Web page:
City leaders from across the world are coming together this week to share ideas about how to create active, healthy, happy communities. Representatives of eight cities, two sports bodies, and a national government will attend a workshop about the Global Active City programme run by the Active Well-being Initiative.
The event in Liverpool, UK, from 7-9 March will include field trips to projects that have successfully encouraged tens of thousands of people to take up regular physical activity. Liverpool, a development partner of the Active Well-being Initiative, was one of ten pilot Global Active Cities. It is now on its way to being certified as one of the first cities worldwide to have implemented the internationally-recognised Global Active City Standard.
John Marsden, former Head of Liverpool Active City, has been seconded by Liverpool City Council to the AWI and Liverpool John Moores University (LJMU) as Director of Global Active City Development. He said: “Becoming a Global Active City brings many benefits to residents, as well as local businesses and city leaders.
“In Liverpool back in 2005 we had real challenges around coronary heart disease, cancers and diabetes, and our statistics were among the worst in the whole of Europe. Clearly we had to make some serious changes. Over the past 12 years we have worked with a cross-sector alliance towards a combined vision, to deliver more effective services to our populations.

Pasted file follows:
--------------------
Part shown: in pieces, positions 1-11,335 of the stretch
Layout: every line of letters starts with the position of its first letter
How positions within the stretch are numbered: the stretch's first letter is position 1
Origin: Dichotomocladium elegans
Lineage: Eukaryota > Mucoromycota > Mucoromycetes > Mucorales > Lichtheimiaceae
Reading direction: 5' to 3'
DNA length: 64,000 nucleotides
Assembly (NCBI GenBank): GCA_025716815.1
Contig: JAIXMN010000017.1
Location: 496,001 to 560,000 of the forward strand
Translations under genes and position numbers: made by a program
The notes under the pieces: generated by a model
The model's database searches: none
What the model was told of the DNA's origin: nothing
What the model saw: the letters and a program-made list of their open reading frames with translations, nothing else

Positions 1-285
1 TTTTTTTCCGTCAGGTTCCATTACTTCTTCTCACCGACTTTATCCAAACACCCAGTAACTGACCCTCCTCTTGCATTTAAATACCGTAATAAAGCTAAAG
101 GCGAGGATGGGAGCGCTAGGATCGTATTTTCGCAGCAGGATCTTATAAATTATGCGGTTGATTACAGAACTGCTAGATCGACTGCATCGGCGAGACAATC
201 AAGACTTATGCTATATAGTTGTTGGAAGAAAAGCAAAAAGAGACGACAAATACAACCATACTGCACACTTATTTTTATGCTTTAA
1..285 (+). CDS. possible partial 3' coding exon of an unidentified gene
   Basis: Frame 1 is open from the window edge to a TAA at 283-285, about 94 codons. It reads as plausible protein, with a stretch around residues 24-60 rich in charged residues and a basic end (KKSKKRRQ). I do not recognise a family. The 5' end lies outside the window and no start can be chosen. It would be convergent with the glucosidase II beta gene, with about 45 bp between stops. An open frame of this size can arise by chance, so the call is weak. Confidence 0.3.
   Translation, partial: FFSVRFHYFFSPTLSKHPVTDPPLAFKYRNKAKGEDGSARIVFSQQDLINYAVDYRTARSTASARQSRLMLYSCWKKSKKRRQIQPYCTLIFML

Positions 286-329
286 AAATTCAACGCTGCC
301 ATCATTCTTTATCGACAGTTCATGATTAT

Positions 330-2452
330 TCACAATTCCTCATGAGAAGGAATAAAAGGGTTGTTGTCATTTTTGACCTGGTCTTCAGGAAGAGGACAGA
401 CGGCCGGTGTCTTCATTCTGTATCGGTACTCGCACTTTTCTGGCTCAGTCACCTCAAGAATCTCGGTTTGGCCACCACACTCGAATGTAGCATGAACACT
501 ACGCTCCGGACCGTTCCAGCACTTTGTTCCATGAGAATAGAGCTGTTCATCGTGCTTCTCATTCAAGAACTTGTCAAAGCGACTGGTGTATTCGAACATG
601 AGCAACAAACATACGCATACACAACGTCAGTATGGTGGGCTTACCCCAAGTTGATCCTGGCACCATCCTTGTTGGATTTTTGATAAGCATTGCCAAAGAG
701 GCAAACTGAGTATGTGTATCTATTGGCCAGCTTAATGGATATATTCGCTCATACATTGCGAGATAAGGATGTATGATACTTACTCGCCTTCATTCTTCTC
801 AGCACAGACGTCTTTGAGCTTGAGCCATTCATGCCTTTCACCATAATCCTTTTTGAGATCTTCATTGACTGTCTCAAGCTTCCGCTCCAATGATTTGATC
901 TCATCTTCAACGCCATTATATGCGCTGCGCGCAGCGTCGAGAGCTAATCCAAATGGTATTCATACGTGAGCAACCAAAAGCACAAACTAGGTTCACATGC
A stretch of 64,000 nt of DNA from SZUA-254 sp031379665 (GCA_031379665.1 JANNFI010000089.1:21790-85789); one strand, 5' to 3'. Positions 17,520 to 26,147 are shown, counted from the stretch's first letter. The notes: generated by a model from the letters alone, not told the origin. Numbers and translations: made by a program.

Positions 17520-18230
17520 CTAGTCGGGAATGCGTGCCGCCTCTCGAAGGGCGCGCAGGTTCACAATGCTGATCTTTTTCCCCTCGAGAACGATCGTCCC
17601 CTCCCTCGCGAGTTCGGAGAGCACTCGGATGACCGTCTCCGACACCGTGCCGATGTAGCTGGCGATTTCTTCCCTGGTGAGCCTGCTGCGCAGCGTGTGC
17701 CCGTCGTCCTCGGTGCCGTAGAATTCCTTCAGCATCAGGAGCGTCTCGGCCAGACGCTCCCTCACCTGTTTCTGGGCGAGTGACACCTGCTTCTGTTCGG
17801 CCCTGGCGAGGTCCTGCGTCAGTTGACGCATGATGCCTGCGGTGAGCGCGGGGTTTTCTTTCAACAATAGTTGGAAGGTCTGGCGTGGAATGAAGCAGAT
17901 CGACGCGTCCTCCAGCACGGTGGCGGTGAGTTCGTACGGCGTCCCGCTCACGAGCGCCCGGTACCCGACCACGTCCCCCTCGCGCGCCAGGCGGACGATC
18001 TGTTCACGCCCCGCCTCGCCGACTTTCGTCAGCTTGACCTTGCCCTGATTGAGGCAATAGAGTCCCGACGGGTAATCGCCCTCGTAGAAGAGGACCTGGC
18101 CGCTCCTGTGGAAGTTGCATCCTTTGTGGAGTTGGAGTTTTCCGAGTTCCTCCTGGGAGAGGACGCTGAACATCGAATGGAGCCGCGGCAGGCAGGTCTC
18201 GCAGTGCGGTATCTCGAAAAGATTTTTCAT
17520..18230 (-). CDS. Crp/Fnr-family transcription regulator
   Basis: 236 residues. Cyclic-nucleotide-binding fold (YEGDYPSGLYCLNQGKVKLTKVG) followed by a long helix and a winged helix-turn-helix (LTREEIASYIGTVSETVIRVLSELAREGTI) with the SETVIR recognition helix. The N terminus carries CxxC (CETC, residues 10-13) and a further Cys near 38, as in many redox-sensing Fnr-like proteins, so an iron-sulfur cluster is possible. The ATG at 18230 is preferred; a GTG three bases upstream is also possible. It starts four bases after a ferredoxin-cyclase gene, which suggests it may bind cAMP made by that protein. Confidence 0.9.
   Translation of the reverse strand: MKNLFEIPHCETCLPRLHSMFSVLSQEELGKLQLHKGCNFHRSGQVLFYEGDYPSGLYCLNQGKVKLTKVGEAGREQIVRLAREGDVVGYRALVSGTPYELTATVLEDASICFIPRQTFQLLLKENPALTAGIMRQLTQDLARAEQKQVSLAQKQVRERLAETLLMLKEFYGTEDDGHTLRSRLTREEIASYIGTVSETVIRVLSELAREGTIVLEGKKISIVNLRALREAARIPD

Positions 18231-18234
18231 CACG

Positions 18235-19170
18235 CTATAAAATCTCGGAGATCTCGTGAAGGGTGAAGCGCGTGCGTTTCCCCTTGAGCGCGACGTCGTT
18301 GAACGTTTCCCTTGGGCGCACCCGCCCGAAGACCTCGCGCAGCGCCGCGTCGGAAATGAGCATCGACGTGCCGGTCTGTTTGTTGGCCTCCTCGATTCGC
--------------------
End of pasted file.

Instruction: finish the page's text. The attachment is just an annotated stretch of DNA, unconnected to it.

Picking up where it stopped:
“When we started, only 18% of adults in Liverpool, and one in three boys, and one in five girls, were active enough to benefit their health and well-being. Our new target is for Liverpool to be the most active city in England by 2021.”
Liverpool Active City is a living example of how the Global Active City approach can make huge differences to the lives of residents. It has involved research and support from the LJMU Physical Activity Exchange, based at the world-leading Research Institute for Sport and Exercise Sciences. Sports managers worked closely with researchers to ensure that their strategy was evidence-based and that projects were effective. Active communities are proven to be healthier, happier and to reduce pressure on local resources.
Any type of town, city or region can create a Global Active City strategy, whether it has a population of tens of thousands, or several million. Each strategy is uniquely devised in partnership with the city – there is no one-size-fits-all. To be certified, cities have to prove that they have carried out effective work in a number of key areas, as described in the Global Active City Standard.
The cities attending the Global Active City workshop are: Antwerp, Belgium; Athens, Greece; Hamburg, Germany; Guimarães, Loule, and Madeira, Portugal; Kuopio, Finland; and Yverdon, Switzerland. There will also be representatives from the International Olympic Committee, from the Japanese Sports Council, from a Chinese sports promotion enterprise, and from Sport & Citizenship, a European think tank. The field trips will include visits to LJMU, Archbishop Beck Catholic Sports College, and Goodison Park, the home of Everton Football Club.